Demystifying Cyber Security Jargon – A Glossary for Non-Experts

Cyber Security is often intimidating to non-experts. With hundreds of acronyms thrown around, understanding what cybersecurity means cannot be easy.

This post aims to demystify the jargon used by IT Professionals to help educate and aid non-technical people in making informed cybersecurity decisions.


Viruses are tiny obligate intracellular parasites, usually containing a DNA or RNA genome surrounded by a protein-coated membrane or capsid. They are unique among life forms because they do not have ribosomes, mitochondria, or other cell-like organelles.

They cannot replicate without the metabolic processes of their host cells and thus are genetic parasites. Viruses are also very diverse in shape, size, and life cycle.

Viruses are often rod-shaped but can also be spherical. The exterior shell of a virus, called the protein capsid, protects its genetic information from physical, chemical, and enzymatic damage. Inside the capsid is a nucleocapsid that contains the DNA or RNA genome and any required replicating enzymes.


Malware is an umbrella term for viruses, worms, trojans, and other destructive computer programs threat actors use to infect systems and networks to gain access to sensitive information.

As part of the cyber security glossary, it also infects a computer; malware can steal financial data, install a backdoor, launch a ransomware attack, or force you to view unwanted ads. Some types of malware can spy on you and report your activity to the attacker.

In many cases, malware is invisible until you notice it has infected your system and that it hurts your device’s performance. The first sign is usually a slow-running computer or windows that take longer to load than usual.


Phishing is a cybercrime in which attackers try to gain passwords or other personal information by pretending to be reputable people or companies. It’s often done through email, but it can also happen through phone or text messages.

The best way to prevent phishing is by changing your passwords regularly and installing firewalls on your computer. This will stop hackers from accessing your systems and protect your privacy.


Torrents are file-sharing programs that allow people to download files through a decentralized, peer-to-peer network. This technology, known as BitTorrent, enables the transfer of ginormous data files through a system where bits of file chunks are distributed among participants’ computers in a network.

Using torrents can lead to severe problems, including malware infections and copyright issues. Floods are also notorious for exposing IP addresses to the public, which can be used by advertisers, hackers, and law enforcement to target individual users.

To avoid these problems, a VPN is essential when downloading via torrents. A VPN replaces your IP address and encrypts your traffic, making it harder for law enforcement or other parties to trace your location.


A backdoor is a hidden mechanism that allows hackers to access your computer without authentication. It can also give them elevated privileges to attack your device and steal data.

Backdoors can be a gateway for hackers to install malware or conduct DDoS attacks on your system. They can also help cryptojackers use their computer’s processing power to mine cryptocurrency.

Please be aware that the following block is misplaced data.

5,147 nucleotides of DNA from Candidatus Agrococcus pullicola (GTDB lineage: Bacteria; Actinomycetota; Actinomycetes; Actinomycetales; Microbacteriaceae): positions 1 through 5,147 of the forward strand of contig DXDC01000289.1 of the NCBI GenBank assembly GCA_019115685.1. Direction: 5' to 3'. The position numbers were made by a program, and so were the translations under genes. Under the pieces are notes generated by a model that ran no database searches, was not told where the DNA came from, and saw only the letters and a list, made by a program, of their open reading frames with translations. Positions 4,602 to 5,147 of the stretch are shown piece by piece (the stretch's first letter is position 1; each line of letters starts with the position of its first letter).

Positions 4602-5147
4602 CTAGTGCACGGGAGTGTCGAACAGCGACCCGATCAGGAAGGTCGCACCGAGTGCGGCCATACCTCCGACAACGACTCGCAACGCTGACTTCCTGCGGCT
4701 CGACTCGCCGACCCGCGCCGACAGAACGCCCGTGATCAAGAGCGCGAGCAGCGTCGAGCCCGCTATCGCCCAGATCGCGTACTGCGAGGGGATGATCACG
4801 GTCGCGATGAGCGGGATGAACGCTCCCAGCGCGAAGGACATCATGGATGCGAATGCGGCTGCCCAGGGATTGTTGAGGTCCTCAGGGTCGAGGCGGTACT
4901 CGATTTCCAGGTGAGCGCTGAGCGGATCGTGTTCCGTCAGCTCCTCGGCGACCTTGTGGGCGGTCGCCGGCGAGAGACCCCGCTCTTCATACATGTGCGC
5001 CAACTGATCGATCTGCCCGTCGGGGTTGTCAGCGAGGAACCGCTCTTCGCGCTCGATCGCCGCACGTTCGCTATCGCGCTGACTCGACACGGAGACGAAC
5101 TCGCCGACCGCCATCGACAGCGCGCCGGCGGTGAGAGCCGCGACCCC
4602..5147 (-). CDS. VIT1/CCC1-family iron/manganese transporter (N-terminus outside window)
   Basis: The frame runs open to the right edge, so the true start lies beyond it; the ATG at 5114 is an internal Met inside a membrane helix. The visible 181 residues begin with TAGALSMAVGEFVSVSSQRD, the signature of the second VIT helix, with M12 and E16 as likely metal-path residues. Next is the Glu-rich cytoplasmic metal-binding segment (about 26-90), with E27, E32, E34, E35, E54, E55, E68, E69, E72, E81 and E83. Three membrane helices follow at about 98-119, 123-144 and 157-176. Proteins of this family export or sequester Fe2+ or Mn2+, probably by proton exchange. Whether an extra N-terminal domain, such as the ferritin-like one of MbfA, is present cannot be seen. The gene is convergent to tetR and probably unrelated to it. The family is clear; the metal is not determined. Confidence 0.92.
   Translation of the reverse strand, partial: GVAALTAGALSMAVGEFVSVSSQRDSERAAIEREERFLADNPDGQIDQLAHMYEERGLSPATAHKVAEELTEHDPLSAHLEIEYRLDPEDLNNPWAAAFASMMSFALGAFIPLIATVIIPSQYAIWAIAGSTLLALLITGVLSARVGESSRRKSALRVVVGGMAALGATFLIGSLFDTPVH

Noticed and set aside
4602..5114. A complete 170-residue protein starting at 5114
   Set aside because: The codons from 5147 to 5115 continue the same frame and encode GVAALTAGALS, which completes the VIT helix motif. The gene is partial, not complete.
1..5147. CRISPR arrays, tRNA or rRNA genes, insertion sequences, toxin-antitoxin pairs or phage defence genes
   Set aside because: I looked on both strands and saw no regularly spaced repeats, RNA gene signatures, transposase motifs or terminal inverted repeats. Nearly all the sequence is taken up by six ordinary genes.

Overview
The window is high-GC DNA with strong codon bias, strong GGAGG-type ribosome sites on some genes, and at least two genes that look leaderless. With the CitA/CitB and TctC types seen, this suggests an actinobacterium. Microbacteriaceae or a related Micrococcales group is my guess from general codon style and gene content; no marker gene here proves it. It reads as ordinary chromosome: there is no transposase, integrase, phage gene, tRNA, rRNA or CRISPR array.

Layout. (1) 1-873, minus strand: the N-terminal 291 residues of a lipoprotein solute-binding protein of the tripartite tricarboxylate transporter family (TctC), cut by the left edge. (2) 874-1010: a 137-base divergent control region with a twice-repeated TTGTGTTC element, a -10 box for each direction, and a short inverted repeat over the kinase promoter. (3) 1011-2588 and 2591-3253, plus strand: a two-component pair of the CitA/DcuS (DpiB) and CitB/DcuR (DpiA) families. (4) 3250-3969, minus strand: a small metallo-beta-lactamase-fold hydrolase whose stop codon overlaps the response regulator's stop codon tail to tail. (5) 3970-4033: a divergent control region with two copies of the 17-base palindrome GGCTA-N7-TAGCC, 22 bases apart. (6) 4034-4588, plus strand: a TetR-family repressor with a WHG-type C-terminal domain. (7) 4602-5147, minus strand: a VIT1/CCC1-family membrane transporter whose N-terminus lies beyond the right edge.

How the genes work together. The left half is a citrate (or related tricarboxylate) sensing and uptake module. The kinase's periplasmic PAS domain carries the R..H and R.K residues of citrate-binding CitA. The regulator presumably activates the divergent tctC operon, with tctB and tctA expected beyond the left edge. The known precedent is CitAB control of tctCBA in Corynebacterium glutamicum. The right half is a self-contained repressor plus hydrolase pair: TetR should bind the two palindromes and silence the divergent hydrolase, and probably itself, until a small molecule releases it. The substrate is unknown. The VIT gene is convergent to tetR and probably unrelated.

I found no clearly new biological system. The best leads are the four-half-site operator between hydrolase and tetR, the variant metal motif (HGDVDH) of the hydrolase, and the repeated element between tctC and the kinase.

Usually, backdoors are left in by software developers as a shortcut to test new features and troubleshoot issues. But hackers or vendors who want to give a few select users instant access can also be left in nefariously.


Banner grabbing is a technique used by hackers and security teams to gather information about systems connected to a network. It involves revealing software version numbers and system details on network hosts running services.

It is commonly used during penetration testing to identify potential threats. It also can help local network administrators catalog servers and workstations.

Banner grabbing can be performed through various techniques, including proprietary programs. Once a connection is established, the attacker sends a bad request to a vulnerable host. This will trigger the host to respond with a banner message that may contain information that an attacker can use to compromise a system further.


Pwned is a term that refers to a data leak or a breach of personal information. It is often used in gaming to describe someone wholly wiped out, but it has severe connotations for business owners.

In 2013, security experts helped people check if their data had been hacked in a data breach. The website allows users to enter an email address and retrieve a list of known data breaches tied to that address.

Pwned passwords are particularly dangerous because they can be used to access multiple accounts. This means that hackers have all the necessary details to launch a successful attack on your computer.


Backscatter is a type of malicious email disguised as bounce messages so that it does not get filtered as spam by the mail server. This is an effective tactic to bypass anti-spam filters, fill the inbox with spam, and hack sensitive information that may be stored on a user’s computer.

Backscatter is the result of spammers forging the ‘from’ address or setting the reply-to address in an email message such that it causes the unwitting recipient’s mail server to bounce to that address. This can lead to backscatter being sent to many recipients’ email inboxes, including legitimate users.

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